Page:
Monday, 3 May 2010

I'm not one of the grammar police, but...

I'm in danger of really irritating myself here. The thing is, I do get irritated by people who moan about the way the usage of words change. I want to tell them to get a life. To understand that it's the nature of language to evolve. But I've just discovered there's one way that such a shift in meaning does matter to me.

The sort of thing I'm all in favour of is the way 'gay' has changed meaning. The new meaning of gay is a useful one, that didn't really have an appropriate equivalent. The old meaning of gay was a weak one - not a usage I would ever have made - and there are plenty of other ways to say it.

However, I have discovered I really don't like it when a word changes usage and there is no sensible substitute for its old meaning, while there are plenty of alternatives to the new meaning.

I came across this recently listening to someone struggling to make a speech. He talked about blind people, and deaf people. And then he talked about 'people who, er, aren't able to speak.' At one time, without negative connotations, he would have been able to talk about dumb people. But not any more. Dumb has been pushed down the 'stupid' route - for which there are so many alternatives - and so we just don't have a word meaning the inability to speak. And that's sad.

I ought to say, by the way, that this isn't a particularly modern usage - it's a misuse that has been around since the 1820s or thereabouts - but that doesn't make it any better.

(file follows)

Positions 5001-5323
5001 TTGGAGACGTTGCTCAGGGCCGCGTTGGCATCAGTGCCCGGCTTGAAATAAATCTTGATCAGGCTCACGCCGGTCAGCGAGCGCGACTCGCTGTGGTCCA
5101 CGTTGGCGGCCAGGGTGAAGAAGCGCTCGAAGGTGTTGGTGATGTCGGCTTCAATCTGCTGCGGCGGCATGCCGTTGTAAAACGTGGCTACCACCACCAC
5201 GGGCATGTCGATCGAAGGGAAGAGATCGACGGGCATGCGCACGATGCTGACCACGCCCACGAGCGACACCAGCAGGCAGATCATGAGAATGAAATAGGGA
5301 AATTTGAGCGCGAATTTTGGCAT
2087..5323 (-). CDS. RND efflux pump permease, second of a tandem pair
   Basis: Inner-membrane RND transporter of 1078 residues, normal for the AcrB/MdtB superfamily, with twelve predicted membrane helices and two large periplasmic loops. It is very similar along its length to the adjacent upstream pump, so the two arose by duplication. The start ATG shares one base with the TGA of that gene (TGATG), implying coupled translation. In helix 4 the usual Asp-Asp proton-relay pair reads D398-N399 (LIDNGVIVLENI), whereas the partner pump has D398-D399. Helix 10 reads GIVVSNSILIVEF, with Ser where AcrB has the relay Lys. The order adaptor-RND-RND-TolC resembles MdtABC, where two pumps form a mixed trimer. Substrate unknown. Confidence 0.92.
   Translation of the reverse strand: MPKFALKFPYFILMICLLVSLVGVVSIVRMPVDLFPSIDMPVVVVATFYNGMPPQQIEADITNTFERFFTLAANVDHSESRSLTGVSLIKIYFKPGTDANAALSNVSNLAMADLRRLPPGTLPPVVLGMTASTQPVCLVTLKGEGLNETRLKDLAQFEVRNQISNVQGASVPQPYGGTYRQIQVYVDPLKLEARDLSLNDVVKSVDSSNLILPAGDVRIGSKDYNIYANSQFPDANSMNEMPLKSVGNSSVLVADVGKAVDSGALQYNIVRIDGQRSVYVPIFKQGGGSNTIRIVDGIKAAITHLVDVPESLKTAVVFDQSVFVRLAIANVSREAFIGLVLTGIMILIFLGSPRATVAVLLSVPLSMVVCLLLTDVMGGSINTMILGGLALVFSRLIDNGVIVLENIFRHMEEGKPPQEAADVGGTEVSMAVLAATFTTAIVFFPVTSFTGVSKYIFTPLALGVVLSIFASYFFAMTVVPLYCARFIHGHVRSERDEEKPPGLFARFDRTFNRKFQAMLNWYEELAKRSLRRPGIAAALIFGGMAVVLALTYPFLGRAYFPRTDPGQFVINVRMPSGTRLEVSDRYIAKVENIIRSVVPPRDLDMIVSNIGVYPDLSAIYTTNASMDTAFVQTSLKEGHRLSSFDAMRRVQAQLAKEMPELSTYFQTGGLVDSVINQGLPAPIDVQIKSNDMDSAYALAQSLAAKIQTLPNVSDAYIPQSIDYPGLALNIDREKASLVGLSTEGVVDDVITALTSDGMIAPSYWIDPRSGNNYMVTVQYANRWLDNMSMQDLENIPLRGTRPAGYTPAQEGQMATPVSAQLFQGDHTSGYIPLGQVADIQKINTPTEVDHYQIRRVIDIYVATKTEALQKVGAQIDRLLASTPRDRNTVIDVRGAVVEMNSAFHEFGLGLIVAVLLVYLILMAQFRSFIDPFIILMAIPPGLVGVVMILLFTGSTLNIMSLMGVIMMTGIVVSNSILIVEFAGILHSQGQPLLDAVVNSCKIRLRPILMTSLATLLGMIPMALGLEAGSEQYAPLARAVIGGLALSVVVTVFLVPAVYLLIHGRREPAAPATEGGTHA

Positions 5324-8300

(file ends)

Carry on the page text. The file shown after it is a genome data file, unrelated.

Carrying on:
4 comments:

  1. Like you Brian, I have little sympathy for the grammar police. Language reflects change – and that’s a good and necessary thing. But, as you point out, there are regrettable casualties along the way. Take a word like connive – when I was a lad its meaning and use reflected its etymology: ‘to wink’, from the Latin ‘connivere’. Nowadays it’s used interchangeably with the word ‘conspire’, which is a shame because there’s no other English word I know that can be used to express the idea of ‘turning a blind eye’ to nefarious activities. It would be useful, for example, to be able to say that the British government connived at the United State’s programme of ‘extradordinary rendition’.

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  2. A good example, Martin - thank you.

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  3. as a non-native English speaker... I was surprised about dumb - have only heard it as the newer context but maybe I'm young too? ;) - but is mute all wrong in that context?

    As for the idea of the post, I am whole hearted with you. It's annoying, and especially if there isn't any word 'left' for the specifics. In Swedish this happens often too. Especially when people (cool ones in marketing or media) get "inspired" by English words and taking a Swedish word that sound similar and "make it the same as the English word", with the result that old meaning is lost, new meaning is strange and one word less to describe something accurately.

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  4. Chall, thanks for those useful observations. 'Mute' is an alternative for dumb, but not in common usage, and can be slightly confusing both because it is used a noun and also because it can be used to mean voluntarily not speaking (e.g. 'She was mute on the subject.') Dumb was the general usage word.

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